Every morning, sometimes before I even roll out of bed, I check my email for my Indeed.com VR jobs alert. They come time-stamped around 6am, with subject lines like “4 new virtual reality jobs in Seattle, WA.” Here are a few of the listings I’ve seen recently:
I’ve been paying attention to VR job listings since March of last year. At that time I discovered that a startup in Fremont called Pixvana was hiring software engineers. I suspected that in time, companies like Pixvana would start hiring for more non-technology related positions. At some point these companies would need marketers and other creative minds to communicate their technology to the world.
I still think that’s going to happen, but most of the VR job listings I see are still related to coding, engineering, UX, and testing. Chris Hegstrom, who recently worked on HBO’s Westworld VR experience, characterized the state of VR jobs in Seattle with a handy metaphor, saying, “If 2016 was the year of opening all the VR presents on Christmas morning, 2017 is the year of rolling up our sleeves and assembling the content. We spent last year looking at the marketing image on the box & imagining what it will be like once completed but there was more conjecture than actual building. This year is all about opening up the box, scanning the instruction manual & hoping we have the correct tools & batteries (& we don’t have to steal them from the emergency flashlight!) Because of this, we’ll see more jobs around content creation and VR production design opposed to research and experimentation.”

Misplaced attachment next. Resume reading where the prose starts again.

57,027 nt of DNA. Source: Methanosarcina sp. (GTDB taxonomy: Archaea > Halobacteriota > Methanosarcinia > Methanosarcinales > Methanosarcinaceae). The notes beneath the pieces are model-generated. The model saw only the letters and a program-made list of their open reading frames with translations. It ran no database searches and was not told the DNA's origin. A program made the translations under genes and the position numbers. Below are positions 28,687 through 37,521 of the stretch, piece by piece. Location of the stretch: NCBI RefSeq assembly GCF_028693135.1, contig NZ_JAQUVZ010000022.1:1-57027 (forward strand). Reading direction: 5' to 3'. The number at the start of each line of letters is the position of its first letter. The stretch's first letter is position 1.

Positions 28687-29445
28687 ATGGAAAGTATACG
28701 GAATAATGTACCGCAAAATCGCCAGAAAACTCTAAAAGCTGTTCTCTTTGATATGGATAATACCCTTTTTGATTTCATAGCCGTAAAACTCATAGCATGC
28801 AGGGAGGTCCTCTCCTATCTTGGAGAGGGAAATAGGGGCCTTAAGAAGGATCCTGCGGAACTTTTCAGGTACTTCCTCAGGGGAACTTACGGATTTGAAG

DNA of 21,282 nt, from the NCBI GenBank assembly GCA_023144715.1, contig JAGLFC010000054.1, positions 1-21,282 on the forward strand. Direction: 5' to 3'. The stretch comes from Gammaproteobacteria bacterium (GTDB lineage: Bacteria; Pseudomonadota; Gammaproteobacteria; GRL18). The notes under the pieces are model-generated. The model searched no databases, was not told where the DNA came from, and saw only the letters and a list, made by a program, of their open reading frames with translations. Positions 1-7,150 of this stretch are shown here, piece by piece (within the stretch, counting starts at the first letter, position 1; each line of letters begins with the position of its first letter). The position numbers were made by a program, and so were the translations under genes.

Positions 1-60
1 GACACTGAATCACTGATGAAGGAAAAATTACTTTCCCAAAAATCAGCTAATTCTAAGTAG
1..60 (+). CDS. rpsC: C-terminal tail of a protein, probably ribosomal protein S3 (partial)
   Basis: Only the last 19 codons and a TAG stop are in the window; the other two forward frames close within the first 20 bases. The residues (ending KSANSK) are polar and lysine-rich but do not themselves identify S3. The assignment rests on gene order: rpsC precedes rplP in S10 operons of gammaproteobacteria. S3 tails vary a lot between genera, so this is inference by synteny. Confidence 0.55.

I hope Chris is right. And I’ll be curious to see where these content and production jobs come from, whether from the startup community or from the big players.